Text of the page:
But I also had the other side of the coin to see.  My mother has maybe 2 half glasses of wine a year these days, but back then she'd maybe have one glass every few weeks at a social gathering.  Many of the people my parents socialised with were also my teachers at the time, and while a few got a bit silly on occasion, they never got dangerous or abusive.

There is some middle ground, I guess that's what I'm trying to say.



#264 Space Ninja Jetson

Posted 12 April 2012 - 10:44 PM

QUOTE (RoxieRouge @ 12/04/2012, 10:25 PM) <{POST_SNAPBACK}>
The alcoholic behaviour I am referring to is the belief that if you don't do as they do, or think as they think, then there is something wrong with YOU.  There is plenty of that in this thread.


Yep. Lots. The "think as I think or there's something wrong with you" attitude is mostly coming from you.

You've also assumed that any clinical understanding of alcoholism precludes any direct experience. I've seen it too growing up, and it's quite far removed from what we're talking about here: having one glass of wine at a school function.

Again, it's not a case of "what's wrong with ya". It's a case of you deciding that you should get to make the rules about what everybody else does, and hysterically declaring us alcoholics because we simply don't agree with your stance.

For the record, I don't need a drink to get through a school function. Nobody here has said they do, apart from a couple of people who were clearly joking.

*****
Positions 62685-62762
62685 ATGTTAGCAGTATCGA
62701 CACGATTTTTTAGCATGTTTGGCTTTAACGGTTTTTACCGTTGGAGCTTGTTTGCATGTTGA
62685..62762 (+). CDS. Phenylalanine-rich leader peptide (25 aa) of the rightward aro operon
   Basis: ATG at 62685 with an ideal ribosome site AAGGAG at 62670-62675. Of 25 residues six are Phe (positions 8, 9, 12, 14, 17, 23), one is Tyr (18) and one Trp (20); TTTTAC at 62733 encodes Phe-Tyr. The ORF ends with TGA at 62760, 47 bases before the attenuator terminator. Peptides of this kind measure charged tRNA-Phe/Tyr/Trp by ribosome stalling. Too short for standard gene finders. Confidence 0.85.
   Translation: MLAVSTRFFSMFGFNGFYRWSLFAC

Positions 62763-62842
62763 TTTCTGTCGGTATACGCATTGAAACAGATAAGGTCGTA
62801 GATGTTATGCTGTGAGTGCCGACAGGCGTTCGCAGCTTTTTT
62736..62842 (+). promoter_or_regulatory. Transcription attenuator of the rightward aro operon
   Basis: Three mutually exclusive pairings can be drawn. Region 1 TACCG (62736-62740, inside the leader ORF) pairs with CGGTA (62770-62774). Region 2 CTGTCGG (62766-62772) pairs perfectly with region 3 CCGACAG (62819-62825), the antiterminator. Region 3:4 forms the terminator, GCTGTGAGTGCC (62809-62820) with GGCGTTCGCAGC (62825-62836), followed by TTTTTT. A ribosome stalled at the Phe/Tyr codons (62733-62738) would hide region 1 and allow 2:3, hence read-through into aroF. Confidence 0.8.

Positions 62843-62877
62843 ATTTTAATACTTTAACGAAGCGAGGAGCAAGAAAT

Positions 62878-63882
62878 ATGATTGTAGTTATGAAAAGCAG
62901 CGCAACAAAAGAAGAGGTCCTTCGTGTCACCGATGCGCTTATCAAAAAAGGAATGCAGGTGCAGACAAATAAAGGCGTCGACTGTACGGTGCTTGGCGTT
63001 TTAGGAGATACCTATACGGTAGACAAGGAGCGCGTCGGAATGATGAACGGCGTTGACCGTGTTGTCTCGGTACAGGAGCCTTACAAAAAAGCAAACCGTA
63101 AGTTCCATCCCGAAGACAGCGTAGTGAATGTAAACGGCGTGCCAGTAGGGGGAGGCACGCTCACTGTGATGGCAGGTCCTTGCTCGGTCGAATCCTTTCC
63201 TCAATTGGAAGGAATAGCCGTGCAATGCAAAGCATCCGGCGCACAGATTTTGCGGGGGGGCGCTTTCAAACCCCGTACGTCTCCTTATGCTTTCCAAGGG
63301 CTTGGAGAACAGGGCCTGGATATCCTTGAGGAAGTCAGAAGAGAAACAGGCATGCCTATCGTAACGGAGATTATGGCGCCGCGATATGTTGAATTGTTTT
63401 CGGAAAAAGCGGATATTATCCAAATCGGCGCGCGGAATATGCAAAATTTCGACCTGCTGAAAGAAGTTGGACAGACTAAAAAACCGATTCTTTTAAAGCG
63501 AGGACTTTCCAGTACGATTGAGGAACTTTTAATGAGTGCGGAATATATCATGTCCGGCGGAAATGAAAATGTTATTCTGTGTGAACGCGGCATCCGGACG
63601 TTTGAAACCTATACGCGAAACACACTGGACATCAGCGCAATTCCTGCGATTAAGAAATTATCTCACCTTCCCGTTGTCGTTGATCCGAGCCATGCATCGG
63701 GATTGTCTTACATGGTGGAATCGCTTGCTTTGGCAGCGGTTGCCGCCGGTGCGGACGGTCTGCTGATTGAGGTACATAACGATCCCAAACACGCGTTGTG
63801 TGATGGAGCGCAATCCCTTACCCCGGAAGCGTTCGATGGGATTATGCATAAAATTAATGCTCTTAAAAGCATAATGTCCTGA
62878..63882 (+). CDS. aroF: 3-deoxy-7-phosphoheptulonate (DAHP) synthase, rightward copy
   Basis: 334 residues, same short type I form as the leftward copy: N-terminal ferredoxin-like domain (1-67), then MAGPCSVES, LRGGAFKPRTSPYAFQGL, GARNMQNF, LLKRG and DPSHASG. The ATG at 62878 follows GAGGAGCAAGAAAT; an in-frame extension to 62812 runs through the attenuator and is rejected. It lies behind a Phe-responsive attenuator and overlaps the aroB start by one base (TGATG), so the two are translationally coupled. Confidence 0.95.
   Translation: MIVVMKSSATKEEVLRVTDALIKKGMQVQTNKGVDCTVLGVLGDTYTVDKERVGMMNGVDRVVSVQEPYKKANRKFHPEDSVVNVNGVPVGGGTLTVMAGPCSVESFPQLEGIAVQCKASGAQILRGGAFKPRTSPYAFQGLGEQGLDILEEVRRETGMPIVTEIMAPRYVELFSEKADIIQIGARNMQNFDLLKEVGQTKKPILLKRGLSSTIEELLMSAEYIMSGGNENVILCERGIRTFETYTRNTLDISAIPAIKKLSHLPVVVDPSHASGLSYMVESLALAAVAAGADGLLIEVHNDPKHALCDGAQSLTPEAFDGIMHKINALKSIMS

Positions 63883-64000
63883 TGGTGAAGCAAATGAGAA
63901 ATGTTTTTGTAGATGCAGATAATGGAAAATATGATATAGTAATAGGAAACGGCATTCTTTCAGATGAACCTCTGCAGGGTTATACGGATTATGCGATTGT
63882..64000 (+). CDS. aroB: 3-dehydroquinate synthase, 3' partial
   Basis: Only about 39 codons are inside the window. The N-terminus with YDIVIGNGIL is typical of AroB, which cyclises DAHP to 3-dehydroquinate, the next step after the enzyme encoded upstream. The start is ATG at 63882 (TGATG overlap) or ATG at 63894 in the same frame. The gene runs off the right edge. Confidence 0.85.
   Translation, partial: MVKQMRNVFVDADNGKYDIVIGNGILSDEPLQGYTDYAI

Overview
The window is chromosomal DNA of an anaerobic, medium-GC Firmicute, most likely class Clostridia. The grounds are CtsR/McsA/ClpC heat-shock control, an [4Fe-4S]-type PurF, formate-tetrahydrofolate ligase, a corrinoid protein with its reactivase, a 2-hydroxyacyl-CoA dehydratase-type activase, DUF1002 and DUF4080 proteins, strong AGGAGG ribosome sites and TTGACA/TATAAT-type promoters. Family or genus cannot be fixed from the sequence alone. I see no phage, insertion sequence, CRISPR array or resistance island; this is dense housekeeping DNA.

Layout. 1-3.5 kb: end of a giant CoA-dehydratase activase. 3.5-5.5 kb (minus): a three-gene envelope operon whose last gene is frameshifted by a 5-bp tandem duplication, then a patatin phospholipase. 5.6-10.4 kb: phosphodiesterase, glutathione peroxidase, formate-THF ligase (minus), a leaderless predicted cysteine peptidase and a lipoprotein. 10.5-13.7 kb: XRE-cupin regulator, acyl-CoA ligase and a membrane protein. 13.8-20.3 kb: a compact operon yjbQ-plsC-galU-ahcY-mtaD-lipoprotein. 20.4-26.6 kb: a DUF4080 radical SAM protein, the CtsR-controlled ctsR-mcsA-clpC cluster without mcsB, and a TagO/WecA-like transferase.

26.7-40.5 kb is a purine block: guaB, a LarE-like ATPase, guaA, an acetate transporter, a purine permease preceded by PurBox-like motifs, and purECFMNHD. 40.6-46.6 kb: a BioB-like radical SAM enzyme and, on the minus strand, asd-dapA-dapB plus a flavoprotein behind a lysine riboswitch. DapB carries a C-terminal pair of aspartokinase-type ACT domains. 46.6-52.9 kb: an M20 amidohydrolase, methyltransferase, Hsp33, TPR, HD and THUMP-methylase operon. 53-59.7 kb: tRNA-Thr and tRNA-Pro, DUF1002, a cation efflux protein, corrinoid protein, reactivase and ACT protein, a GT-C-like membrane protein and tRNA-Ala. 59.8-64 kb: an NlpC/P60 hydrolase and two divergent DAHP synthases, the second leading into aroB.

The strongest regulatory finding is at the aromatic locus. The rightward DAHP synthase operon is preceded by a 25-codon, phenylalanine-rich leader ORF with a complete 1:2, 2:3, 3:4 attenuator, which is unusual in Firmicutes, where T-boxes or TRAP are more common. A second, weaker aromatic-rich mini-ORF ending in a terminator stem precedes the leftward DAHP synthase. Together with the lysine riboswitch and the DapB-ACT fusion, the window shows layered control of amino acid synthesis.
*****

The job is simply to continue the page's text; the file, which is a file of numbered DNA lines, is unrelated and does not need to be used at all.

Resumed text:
#265 threelittlegems

Posted 12 April 2012 - 10:45 PM

QUOTE (RoxieRouge @ 12/04/2012, 10:25 PM) <{POST_SNAPBACK}>
Having grown up with alcoholism I understand all too well what alcoholic behaviour is.  Far better than someone whose sole understanding comes from a DSM-IV manual I suspect.


And I come from a very strict fundamentalist family who did everything they could to ensure we were not exposed to alcohol at all. That didn't prepare us for the real world at all.

We come from opposite extremes, with resulting opposite view points. There is no right or wrong.



#266 Expelliarmus

Posted 12 April 2012 - 10:59 PM

QUOTE (SarahM72 @ 12/04/2012, 10:30 PM) <{POST_SNAPBACK}>
Well it depends of course on what we are talking about. But in regards to alcohol, as obviously people don't have to drink alcohol, then not having alcohol should make it a welcoming experience for all comers.

I also think perhaps it does depend on the school enviroment. Some PP said it was alright at her school because they were upper middle class, LOL. But anyway I'm guessing that actually some schools most parents would not mind. But I know that in my area that alot of parents would feel alienated and left out by having alcohol served at a school function, and they would feel not welcome. Also, at a public school, I really think that it is important to be as inclusive as possible. Probably at private schools there is more leeway to serve alcohol as I assume there is less difference in the sort of people who attend private schools, whereas as public schools there is more difference, and also a need to be inclusive, as often the people sending their kids to public schools have no choice in the matter.

I don't see how I'm being forceful nannanapper. It's just a few hours that I'm suggesting that parents could go without alcohol, so that everyone feels welcome to attend a school event.

What? What on earth does this even mean?

Who feels unwelcome because other people BYO? Or a beer tent at a fete.